Did Mammals Spread from Asia? Carbon blip gives clue to animals’ Eden
A new dating of Chinese fossils buttresses the idea that an Asian Eden gave rise to at least one of the groups of mammal species that appeared in North America some 55 million years ago.
By analyzing the carbon and magnetic characteristics of rocks in the Lingcha Formation in Hunan, China, scientists have been able to assign fossil-bearing geologic strata to a dramatic period in the history of modern animals, says Gabriel J. Bowen of the University of California, Santa Cruz. At the time, the dinosaurs were long gone, and mammals were taking over. A burst of global warming coincided with the North American and European debut of newfangled mammal groups and departure of archaic ones.
With their more precise Asian dating, scientists are matching Chinese fossils with contemporaneous remains from other continents. In the March 15 Science, Bowen and his colleagues explain their dating method, which provides evidence that a family of predatory mammals called hyaenodontids, now extinct, originated in Asia before they appeared in North America. These dog-size predators filled niches now occupied by wolves and wild cats.
The team dated the Chinese fossils in part by examining the isotopes of carbon in hardened nuggets of calcium carbonate that precipitated in the surrounding soil. As the scientists worked their way through layers of the Lingcha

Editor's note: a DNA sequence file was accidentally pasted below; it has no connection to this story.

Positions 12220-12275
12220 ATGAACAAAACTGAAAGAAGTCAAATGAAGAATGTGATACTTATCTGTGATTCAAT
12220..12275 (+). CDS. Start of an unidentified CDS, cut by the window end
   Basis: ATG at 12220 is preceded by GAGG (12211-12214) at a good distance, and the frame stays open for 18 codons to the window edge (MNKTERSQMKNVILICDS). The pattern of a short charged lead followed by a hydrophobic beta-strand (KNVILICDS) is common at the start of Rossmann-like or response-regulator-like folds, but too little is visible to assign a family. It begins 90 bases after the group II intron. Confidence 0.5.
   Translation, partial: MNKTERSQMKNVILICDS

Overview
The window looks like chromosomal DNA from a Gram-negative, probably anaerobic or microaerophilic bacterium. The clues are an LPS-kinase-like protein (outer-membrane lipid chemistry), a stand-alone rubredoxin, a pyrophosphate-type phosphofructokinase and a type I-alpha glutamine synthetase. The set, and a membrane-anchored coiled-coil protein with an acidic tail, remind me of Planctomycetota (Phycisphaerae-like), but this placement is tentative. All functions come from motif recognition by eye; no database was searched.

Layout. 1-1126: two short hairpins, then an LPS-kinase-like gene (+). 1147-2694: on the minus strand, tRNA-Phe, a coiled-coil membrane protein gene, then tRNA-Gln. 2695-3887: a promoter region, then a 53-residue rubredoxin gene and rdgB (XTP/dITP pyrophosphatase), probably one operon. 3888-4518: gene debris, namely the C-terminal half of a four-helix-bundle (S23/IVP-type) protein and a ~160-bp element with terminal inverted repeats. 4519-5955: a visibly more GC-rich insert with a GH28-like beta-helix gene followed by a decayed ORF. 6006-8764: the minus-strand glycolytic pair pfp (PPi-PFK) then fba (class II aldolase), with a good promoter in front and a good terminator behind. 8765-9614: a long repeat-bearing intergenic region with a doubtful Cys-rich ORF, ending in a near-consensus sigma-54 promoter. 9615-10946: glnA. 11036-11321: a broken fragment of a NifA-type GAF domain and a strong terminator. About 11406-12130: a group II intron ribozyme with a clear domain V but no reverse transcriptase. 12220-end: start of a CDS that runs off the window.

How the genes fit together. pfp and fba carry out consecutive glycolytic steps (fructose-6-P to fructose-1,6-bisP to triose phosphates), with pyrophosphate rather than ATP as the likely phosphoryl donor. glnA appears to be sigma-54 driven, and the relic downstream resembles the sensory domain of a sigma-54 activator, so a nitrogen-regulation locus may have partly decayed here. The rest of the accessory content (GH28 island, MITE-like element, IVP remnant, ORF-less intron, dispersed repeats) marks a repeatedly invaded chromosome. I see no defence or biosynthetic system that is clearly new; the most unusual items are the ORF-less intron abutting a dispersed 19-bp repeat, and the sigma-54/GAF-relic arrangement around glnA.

Formation, the ratio of carbon-13 to carbon-12 plunged dramatically and then rebounded. That sharp dip marks those strata as coming from an 80,000-year stretch when the Paleocene epoch gave way to the Eocene. Other scientists have proposed that the dip in the carbon-isotope ratio came from a great burp of methane released from methane hydrates–where carbon-12 is abundant–melting on the ocean bottom.
Researchers also found evidence that Earth’s magnetic polarity at the time the strata were deposited was the reverse of its polarity today. That bolsters the claim that these strata chronicle the Paleocene-Eocene transition because Earth’s magnetic polarity then was reversed. In Europe and North America, the Eocene witnessed the appearance of ancestors of today’s primates and ungulates, which include horses and cattle.
Using a statistical technique, Bowen’s group extrapolated their chronology to several dozen fossil-rich sites in China and Mongolia.
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Hyaenodontid fossils are found in pre-transition strata in China, but only in more recently deposited strata in North America. This suggests that hyaenodontids migrated from Asia. The results are less definitive for primates and ungulates.
Nevertheless, Christopher Beard of the Carnegie Museum of Natural History in Pittsburgh, and a major advocate of the out-of-Asia movement for modern mammals, greets the new research enthusiastically. Says Beard, it “strengthens Asia’s claim as the birthplace of numerous groups of mammals.”
Another paleontologist who studies early mammals is less convinced. “The idea of everything coming from Asia is greatly oversimplified,” says Philip D. Gingerich of the University of Michigan in Ann Arbor. “Now, we have this very important time marker on all three continents.”
But for the question of whether many mammals spread from an Asian Eden, Gingerich says, “this is not the answer.”